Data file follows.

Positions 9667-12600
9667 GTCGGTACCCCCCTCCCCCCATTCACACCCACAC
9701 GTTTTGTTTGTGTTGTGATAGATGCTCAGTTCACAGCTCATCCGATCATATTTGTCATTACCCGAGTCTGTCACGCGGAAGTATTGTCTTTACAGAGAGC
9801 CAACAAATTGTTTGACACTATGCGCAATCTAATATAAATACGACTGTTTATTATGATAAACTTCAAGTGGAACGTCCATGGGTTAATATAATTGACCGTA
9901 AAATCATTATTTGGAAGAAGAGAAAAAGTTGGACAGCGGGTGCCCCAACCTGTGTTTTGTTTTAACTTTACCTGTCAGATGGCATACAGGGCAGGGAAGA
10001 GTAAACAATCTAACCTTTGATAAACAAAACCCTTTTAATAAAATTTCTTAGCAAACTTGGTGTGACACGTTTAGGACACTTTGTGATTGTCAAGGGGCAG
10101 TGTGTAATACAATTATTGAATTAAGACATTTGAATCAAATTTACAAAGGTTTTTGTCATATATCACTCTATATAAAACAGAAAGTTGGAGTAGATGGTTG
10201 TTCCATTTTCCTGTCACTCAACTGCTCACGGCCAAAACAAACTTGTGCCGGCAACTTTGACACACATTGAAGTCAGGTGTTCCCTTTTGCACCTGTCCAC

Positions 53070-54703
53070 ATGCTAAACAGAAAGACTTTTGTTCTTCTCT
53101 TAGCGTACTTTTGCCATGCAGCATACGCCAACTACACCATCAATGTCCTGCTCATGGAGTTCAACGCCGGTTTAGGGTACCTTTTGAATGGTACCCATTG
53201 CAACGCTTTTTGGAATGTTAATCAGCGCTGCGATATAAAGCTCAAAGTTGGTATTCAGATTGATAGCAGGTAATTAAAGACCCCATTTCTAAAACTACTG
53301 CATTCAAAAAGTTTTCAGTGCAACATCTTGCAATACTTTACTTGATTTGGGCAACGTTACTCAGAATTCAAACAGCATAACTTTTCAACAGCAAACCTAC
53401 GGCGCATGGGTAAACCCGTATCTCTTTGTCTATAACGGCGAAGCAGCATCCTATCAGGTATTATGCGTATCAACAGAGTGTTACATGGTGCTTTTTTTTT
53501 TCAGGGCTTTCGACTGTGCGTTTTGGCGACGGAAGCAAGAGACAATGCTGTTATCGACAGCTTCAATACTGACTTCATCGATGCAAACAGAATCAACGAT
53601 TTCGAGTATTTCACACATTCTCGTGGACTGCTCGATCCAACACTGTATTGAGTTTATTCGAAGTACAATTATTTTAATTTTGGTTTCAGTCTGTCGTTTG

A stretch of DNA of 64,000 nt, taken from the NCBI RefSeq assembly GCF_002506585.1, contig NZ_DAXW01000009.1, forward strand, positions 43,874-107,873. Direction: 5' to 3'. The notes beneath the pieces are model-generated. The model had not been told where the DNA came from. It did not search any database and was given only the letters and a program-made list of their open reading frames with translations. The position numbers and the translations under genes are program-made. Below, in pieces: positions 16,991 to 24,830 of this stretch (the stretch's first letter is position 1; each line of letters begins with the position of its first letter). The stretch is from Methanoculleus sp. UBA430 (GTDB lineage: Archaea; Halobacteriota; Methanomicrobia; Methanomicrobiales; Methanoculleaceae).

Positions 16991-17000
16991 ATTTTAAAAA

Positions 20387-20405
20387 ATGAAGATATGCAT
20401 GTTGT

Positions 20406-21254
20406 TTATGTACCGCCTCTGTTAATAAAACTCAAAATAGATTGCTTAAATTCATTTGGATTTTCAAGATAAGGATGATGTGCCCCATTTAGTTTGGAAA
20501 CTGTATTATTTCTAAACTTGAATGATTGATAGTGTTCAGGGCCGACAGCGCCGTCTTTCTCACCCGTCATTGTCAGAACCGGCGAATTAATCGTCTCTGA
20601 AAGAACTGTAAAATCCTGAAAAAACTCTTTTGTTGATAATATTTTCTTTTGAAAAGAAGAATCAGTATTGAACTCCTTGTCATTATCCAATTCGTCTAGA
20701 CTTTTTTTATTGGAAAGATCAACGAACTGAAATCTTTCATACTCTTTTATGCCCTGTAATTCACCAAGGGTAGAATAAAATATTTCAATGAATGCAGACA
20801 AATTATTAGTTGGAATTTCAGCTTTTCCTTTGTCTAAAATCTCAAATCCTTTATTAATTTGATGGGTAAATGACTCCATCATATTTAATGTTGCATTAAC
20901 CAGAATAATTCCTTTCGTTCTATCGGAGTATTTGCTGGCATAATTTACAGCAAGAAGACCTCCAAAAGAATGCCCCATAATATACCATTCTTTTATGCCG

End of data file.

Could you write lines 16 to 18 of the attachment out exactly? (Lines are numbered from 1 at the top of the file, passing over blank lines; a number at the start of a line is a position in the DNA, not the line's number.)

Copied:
53601 TTCGAGTATTTCACACATTCTCGTGGACTGCTCGATCCAACACTGTATTGAGTTTATTCGAAGTACAATTATTTTAATTTTGGTTTCAGTCTGTCGTTTG

A stretch of DNA of 64,000 nt, taken from the NCBI RefSeq assembly GCF_002506585.1, contig NZ_DAXW01000009.1, forward strand, positions 43,874-107,873. Direction: 5' to 3'. The notes beneath the pieces are model-generated. The model had not been told where the DNA came from. It did not search any database and was given only the letters and a program-made list of their open reading frames with translations. The position numbers and the translations under genes are program-made. Below, in pieces: positions 16,991 to 24,830 of this stretch (the stretch's first letter is position 1; each line of letters begins with the position of its first letter). The stretch is from Methanoculleus sp. UBA430 (GTDB lineage: Archaea; Halobacteriota; Methanomicrobia; Methanomicrobiales; Methanoculleaceae).

Positions 16991-17000